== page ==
The Boston Celtics are probably a playoff team out of the East, even if they've been a big disappointment so far. Perhaps that's all that matters, considering how often we've underestimated a squad that often goes half-speed in the regular season.
Today, the Celtics are a curiosity because their problems have no identifiable source within the "Big Three" core. You can nitpick the games of Kevin Garnett, Paul Pierce and Rajon Rondo, but they've all played about as well as they tend to. The issues nagging Boston come from outside the core, dispersed throughout a roster that Danny Ainge had tried to revamp in the offseason.
While Boston is a bit better on offense, they're suffering some of the same problems that have always plagued them on that end. Easy points are traditionally hard to come by for the C's. They're currently third to last in the league in three pointers made and out of the top-10 in free throw rate and free throws attempted.
While this is a traditional offensive problem for the Celtics, it was supposed to be a lot better this time around. Jason Terry and Jeff Green were slated to supercharge this offense. While Terry has performed up to standard, Jeff Green's making his big contract look all the worse.
Green has a lot of "talent," though I increasingly fear that "talent" just means, "He was drafted highly, a scout in 2007 couldn't possibly have been wrong!" The problem is that his athleticism doesn't manifest itself as athletic play. He's an absentee rebounder and moves sluggishly on offense, often drifting around, without purpose.
Green's shot should improve, but it's not doing him any favors right now. He's 34 percent from distance and 42.7 percent from the field. This is the byproduct of being a "tweener" who's never really mastered any particular field.
Down on the block, Jeff Green relies on an ugly jump hook, flung in the face of taller defenders. On the perimeter, Green can shot fake and drive decently. The issue is, when he starts dribbling, there's no court vision to escort him on the journey towards the hoop. Green is currently averaging .7 assists per game, which just doesn't cut it for a guy with a shaky jumper.
Jeff Green's poor play wouldn't hurt so much if Brandon Bass was at his old levels. We keep looking for the decline to come from Paul Pierce or Kevin Garnett, but Bass has surprised as the first Celtic in this core to look old.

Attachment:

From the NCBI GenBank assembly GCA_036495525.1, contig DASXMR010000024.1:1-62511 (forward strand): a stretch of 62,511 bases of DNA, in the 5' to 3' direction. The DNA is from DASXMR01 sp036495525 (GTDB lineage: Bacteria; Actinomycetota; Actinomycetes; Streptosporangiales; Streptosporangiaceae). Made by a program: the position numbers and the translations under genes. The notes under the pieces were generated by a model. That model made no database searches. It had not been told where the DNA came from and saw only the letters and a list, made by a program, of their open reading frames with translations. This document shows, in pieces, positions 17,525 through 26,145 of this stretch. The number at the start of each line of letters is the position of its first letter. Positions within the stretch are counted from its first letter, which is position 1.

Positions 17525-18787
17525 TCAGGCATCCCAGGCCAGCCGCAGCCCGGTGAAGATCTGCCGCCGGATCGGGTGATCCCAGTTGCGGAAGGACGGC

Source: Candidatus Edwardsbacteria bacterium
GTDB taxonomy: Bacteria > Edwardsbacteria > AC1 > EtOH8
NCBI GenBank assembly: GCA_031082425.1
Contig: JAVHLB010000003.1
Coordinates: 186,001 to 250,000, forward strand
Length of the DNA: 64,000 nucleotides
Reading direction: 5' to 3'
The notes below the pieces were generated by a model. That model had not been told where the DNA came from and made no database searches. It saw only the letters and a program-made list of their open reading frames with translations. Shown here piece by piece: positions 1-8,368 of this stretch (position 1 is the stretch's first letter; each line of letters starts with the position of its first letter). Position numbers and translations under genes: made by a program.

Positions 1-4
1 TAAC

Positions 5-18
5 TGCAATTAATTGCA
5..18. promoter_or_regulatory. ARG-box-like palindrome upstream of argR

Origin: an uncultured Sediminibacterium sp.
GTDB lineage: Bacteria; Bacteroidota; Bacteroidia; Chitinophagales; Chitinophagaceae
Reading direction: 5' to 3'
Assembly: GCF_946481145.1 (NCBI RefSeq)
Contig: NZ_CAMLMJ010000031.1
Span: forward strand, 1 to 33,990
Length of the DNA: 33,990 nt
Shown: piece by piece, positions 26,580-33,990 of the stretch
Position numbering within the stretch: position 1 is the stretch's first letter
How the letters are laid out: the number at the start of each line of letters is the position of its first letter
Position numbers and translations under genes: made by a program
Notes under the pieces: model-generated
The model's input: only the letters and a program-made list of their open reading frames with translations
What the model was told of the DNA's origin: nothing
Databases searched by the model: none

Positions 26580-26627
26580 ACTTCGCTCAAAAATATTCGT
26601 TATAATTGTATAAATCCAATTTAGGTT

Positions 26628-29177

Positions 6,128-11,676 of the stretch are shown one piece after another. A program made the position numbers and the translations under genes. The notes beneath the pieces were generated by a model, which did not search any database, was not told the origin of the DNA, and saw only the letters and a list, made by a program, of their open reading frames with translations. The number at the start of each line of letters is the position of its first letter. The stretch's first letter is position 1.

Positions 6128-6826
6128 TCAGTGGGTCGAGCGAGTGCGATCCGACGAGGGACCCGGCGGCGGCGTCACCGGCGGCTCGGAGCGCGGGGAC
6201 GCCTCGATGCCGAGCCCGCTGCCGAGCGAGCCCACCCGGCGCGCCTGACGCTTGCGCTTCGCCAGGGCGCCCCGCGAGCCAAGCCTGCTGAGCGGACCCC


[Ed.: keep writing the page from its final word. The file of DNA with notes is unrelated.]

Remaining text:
The normally sweet-shooting big man is .436 from the field this season. Since the Celtics rely so much on his long-two for spacing, this is a problem. Or, if you're an optimist, you can posit that Bass has nowhere to go but up, and will regress to the mean at any time. Regardless, under 44 percent from the field and 1.7 free throw attempts per game is far from what you want from a starting power forward.
Boston has been struggling with offense for years, but their defense had always helped them out in tough times. Between Kevin Garnett's pick and roll brilliance, and their overall communication, the Celtics appeared to have the foundation for a perpetually great defense. Not so, this year, as Doc Rivers and Ainge have tested the limits of what KG and Pierce can compensate for on D.
Kevin Garnett is defensively brilliant, but he plays fewer than 30 minutes per night. When he's not on the floor, someone like Jeff Green or Jared Sullinger often is. Sullinger is a good rebounder on a team with very few rebounders, but he's a slow-footed, undersized rookie. It gets ugly when he's expected to thwart runs to the rim. On the perimeter, Jason Terry explains much of why this formerly great defensive unit has fallen out of the top-10 in defensive efficiency.
Maybe Avery Bradley's the savior, something akin to the defensive version of what Laker fans are hoping Steve Nash to be. He should certainly help get Boston into the top-10 range on defense. But, when you're expecting Avery Bradley to be the difference between contending and not contending, your expectations might be unrealistic. The Celtics are probably better than the average team, but not by a lot.